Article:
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(Re)Building Boba Fett

By Paul Webb - images & text © 2002

This is my recently completed model of Screamin's vinyl 18" Boba Fett. The model (I think) was a re-cast, as the detail on it was a bit rounded and blobby, and the model didn't arrive in the traditional large box that Screamin' favour. The sprue of smaller components: belt pouches, gun, antenna, etc was so badly moulded that it had to be discarded.

Basic Building

Quite a few parts of this model are scratchbuilt as a result of the model's deformities - still, I like a challenge. The back pack was so warped, and curved where it should have been straight and crisp, that I completely scratchbuilt it using sheet plastic (styrene), plastic plumber's tubing and other odds and ends. The trickiest parts were the two white thrusters on either side at the bottom of the unit. I scoured DIY and hobby shops looking for something to utilise, and eventually made the spheres from hair ties; thick elastic with ornamental 'balls' on them with a pre-drilled hole through the centre. The rocket cones on the bottom were made from long plastic cones that are used for cake decoration, cut down. They are about 3" long and are designed to be pushed into wedding cakes, leaving a neat hole to put flowers into (delightful!). It's amazing what cr*p you can find when you're looking around for oddments of plastic.


[Where you don't want to be]

[Click to enlarge]


Image: Most of the backpack is scratchbuilt.

Image: Base

The only part I managed to salvage of the original kit to use on the backpack was the silver rocket at the very top, and even that needed the four vanes added to it.

The helmet needed a new antenna, made from square metal tubing sunk deep into the helmet to avoid it being snapped off, and the top section was made from oddments of plastic. The helmet also needed a new visor, as the moulding on the vinyl was so poor that it left a bobbling effect when painted. The new visor was made from very thin plastic sheet after having first made a paper template.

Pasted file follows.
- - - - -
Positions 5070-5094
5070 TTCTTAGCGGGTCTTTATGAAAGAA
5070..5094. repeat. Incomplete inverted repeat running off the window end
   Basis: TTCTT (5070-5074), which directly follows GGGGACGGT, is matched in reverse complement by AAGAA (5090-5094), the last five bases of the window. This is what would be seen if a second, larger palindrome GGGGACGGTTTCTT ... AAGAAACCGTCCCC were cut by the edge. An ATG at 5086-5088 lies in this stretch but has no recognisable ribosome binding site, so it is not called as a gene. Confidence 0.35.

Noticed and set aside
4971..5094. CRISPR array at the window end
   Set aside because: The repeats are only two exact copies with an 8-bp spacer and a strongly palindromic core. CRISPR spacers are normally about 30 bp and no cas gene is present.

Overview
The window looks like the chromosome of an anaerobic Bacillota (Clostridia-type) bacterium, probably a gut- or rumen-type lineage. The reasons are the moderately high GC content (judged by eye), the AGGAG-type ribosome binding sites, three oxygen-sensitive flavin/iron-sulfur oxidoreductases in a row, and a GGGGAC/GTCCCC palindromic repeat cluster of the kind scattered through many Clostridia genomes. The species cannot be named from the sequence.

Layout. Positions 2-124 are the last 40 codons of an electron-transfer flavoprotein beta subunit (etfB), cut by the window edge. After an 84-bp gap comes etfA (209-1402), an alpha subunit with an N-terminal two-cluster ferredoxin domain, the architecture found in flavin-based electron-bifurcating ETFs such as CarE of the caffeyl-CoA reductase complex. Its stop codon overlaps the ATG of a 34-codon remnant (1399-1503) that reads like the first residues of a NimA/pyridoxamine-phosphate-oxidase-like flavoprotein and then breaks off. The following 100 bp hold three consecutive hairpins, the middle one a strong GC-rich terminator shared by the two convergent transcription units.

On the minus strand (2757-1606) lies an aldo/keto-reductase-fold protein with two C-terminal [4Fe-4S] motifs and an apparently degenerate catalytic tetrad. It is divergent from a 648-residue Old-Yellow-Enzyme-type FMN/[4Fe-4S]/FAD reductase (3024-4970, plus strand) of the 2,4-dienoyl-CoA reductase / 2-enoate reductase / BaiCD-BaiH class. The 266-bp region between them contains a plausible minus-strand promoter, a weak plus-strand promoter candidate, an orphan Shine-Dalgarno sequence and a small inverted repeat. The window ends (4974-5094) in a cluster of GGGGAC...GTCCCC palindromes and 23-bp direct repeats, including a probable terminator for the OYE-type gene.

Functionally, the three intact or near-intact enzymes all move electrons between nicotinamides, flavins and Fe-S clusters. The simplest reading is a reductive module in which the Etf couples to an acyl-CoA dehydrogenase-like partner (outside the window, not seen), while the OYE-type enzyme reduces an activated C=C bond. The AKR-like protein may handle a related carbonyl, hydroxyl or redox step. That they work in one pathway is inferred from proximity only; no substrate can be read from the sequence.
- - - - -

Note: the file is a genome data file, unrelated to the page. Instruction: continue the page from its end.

The weapons on the left amulet were scratchbuilt from pieces of aluminium tubing. The flexible pipes that run from the amulets to the backpack were obviously supplied with the original kit, but not with mine. So I paid my local radio control model shop a visit to see if they could assist. Luckily they had exactly what I was looking for in the shape of a clear, flexible, silicon fuel line which was just the right diameter and bended to the shape of Boba’s arms perfectly. The single tube on the right arm was actually originally moulded into the vinyl, so had to be hacked off to make way for the silicon version.

Boba’s gun was scratchbuilt from plastic and brass tubing, as were the tools in his trouser pockets. Also in the scratchbuilding department were the eight brown leather pouches on the front of Boba’s belt. These were made from square plastic tubing, blocked off at the base and sloped off at the top. I then painted the inside of each one black, just in case the interiors could be seen when complete. Then the pouch flaps were made from thin sheet plastic, glued to the back, then bent over the top of the pouch and fixed to the front. Each pouch was then given a piece of brass rod in its back to fix it to the belt by into a corresponding hole.

The whole model (torso, legs, arms and head) were filled with Plaster of Paris to avoid sagging. This was particularly important with the arms as they are outstretched, and over the years would certainly have drooped under the heat of my model cabinet lights. This process made the model very sturdy, but extremely heavy.


The colour scheme was taken from the Star Wars Chronicles book (aka The Bible). The whole model was painted (all by brush – never could get on with air brushes) with a mixture of Humbrol and Citadel (Games Workshop) acrylic paints. Boba was painted in four main sections: head, torso, legs and arms. The arms were two separate pieces (left & right) which I joined at the hands with a thick piece of brass rod, running through them leaving them in a ‘V’ shape.

I painted the torso armour, helmet and codpiece all over in silver, then daubed ‘Masking Fluid’ (either Daler-Rowney or Windsor & Newton are ideal), into the shapes of the chips. Some of the larger chips on the breast plate also reveal a yellow colour between the green and silver (the metal); I can only assume that this is an undercoat.
With the dark green applied on the armour, I then gave the pieces a light black wash. Once dry I rubbed off the dried masking fluid to reveal the chips underneath. The armour pieces were then drybrushed lightly with silver. I find that if you paint chips on when the model is finished, they look like they are painted on top of the model, and not like they are actual paint chips revealing the metal underneath (am I being picky?). The 'chip' method was also applied to the shoulder and knee pads, and the backpack.

Next was the clothing. Boba's jerkin is grey - different from the rest of his clothing. This was just painted light grey and shaded with a slightly darker grey. The trousers and sleeves were painted in a green/grey mix, shaded with a darker green and then drybrushed with a light grey.